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Isaiah 48:11

    Isaiah 48:11 Translations

    King James Version (KJV)

    For mine own sake, even for mine own sake, will I do it: for how should my name be polluted? and I will not give my glory unto another.

    American King James Version (AKJV)

    For my own sake, even for my own sake, will I do it: for how should my name be polluted? and I will not give my glory to another.

    American Standard Version (ASV)

    For mine own sake, for mine own sake, will I do it; for how should my name be profaned? and my glory will I not give to another.

    Basic English Translation (BBE)

    For myself, even because of my name, I will do it; for I will not let my name be shamed; and my glory I will not give to another.

    Webster's Revision

    For mine own sake, for mine own sake, will I do it; for how should my name be profaned? and my glory will I not give to another.

    World English Bible

    For my own sake, for my own sake, will I do it; for how should [my name] be profaned? and my glory I will not give to another.

    English Revised Version (ERV)

    For mine own sake, for mine own sake, will I do it; for how should my name be profaned? and my glory will I not give to another.

    Clarke's Commentary on Isaiah 48:11

    For how should my name be polluted "For how would my name be blasphemed" - The word שמי shemi, my name, is dropped out of the text; it is supplied by a MS. which has שמי shemi; and by the Septuagint, ὁτι το εμον ονομα βεβηλουται. The Syriac and Vulgate get over the difficulty, by making the verb in the first person; that I may not be blasphemed.

    Barnes' Notes on Isaiah 48:11

    For mine own sake - (See Isaiah 48:9). The expression here is repeated to denote emphasis. He had thrown them into the furnace of affliction on his own account, that is, in order that his own name should not be profaned by their irreligion and idolatry, and that the glory which was due to him should not be given to idols.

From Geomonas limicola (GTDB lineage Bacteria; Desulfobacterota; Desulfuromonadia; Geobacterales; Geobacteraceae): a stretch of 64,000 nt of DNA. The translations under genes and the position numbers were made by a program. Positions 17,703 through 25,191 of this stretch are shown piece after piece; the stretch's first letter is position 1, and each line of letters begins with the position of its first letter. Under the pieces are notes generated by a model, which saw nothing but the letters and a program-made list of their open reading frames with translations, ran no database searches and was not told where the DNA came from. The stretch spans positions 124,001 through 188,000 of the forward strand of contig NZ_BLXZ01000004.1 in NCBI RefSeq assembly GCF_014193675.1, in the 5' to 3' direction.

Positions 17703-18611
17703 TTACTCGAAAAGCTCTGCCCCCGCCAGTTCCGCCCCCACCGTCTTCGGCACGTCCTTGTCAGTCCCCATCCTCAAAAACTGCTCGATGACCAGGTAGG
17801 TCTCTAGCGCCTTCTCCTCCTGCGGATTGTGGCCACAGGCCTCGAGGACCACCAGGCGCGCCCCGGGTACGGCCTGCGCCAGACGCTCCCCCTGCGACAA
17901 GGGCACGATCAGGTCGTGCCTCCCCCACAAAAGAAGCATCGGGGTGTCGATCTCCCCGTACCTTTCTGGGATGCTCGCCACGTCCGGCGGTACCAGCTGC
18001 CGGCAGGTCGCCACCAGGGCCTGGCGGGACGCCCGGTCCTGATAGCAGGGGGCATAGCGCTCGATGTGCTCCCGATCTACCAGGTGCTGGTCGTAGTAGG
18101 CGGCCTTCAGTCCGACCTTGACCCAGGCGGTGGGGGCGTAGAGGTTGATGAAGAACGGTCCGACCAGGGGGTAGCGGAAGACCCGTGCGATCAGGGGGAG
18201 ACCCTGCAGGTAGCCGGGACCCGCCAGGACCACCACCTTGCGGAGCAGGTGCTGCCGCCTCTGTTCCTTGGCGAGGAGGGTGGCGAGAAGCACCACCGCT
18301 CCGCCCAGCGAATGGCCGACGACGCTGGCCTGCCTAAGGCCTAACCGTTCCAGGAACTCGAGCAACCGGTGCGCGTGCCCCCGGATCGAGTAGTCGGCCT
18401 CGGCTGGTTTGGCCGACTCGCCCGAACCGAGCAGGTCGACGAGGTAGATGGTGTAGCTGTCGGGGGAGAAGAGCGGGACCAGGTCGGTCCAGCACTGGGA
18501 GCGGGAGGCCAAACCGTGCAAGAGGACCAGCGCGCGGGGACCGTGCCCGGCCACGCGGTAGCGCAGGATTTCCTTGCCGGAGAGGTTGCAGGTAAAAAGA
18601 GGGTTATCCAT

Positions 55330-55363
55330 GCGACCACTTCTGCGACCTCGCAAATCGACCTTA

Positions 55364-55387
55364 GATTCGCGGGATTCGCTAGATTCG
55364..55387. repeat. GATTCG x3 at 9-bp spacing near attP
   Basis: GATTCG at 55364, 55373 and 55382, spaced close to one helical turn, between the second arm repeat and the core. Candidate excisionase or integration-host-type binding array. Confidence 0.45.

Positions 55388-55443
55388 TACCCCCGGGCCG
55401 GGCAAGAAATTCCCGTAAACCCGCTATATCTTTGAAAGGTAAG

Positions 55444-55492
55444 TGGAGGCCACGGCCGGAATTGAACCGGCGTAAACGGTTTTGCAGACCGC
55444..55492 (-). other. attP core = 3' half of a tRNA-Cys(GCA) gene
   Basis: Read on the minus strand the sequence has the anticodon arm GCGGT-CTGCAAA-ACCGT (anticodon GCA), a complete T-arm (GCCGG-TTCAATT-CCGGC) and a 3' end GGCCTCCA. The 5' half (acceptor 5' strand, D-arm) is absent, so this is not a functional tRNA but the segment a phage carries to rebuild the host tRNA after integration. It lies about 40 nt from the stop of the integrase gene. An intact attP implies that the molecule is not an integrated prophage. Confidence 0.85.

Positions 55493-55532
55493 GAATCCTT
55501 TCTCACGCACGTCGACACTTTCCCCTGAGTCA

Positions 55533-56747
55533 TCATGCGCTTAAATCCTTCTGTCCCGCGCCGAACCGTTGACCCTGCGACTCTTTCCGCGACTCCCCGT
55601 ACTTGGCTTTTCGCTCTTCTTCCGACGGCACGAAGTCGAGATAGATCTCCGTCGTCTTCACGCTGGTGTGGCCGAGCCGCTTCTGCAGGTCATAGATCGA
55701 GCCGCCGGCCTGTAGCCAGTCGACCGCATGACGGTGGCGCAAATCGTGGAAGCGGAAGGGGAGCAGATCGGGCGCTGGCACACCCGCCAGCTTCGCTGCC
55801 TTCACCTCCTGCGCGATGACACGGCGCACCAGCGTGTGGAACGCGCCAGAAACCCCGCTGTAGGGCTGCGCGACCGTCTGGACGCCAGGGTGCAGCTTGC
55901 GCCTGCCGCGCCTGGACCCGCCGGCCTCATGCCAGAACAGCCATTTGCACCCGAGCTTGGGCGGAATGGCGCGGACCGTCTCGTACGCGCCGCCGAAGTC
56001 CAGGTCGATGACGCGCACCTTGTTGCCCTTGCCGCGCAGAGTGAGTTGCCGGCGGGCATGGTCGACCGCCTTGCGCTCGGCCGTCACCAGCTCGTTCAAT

For how should my name be polluted? - The sense is, that it would be inconsistent with his perfections to see his name profaned without endeavoring to correct and prevent it; and in order to this, that he brought these afflictions upon them. They had profaned his name by their irreligion and hypocrisy. In order to correct this evil, and to prevent it in future, he had brought these national judgments on them, and removed them to Babylon. The doctrine here taught is, that when the conduct of God's professed people is such as to dishonor God, and to make his name a subject of reproach with the wicked, he will visit them with heavy judgments. He cannot indulge them in a course of life which will reflect dishonor on his own name.

    And I will not give my glory unto another - (See the notes at Isaiah 42:8). The sense here is this. The Jews had, as a nation, been prone to ascribe to idols that which was due to God alone. To correct this, and to make an effectual reform, he had removed them to Babylon, and doomed them to a long and painful captivity there. It may be added that the punishment was effectual, and that their long trial in Babylon served entirely to correct all their idolatrous propensities as a nation.

    Wesley's Notes on Isaiah 48:11

    48:11 It - This great work of delivering my people out of Babylon. Name - If I should not deliver my people, my name would be profaned and blasphemed. Glory - I will not give any colour to idolaters, to ascribe the divine nature and properties, to idols, as they would do if I did not rescue my people out of their hands in spite of their idols.